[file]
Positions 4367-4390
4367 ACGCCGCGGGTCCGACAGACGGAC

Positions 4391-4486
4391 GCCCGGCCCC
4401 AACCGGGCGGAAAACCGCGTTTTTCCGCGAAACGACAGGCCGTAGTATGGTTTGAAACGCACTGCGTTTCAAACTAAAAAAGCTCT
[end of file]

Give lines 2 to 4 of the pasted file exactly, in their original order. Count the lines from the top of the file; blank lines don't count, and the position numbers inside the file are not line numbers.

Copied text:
4367 ACGCCGCGGGTCCGACAGACGGAC

Positions 4391-4486
4391 GCCCGGCCCC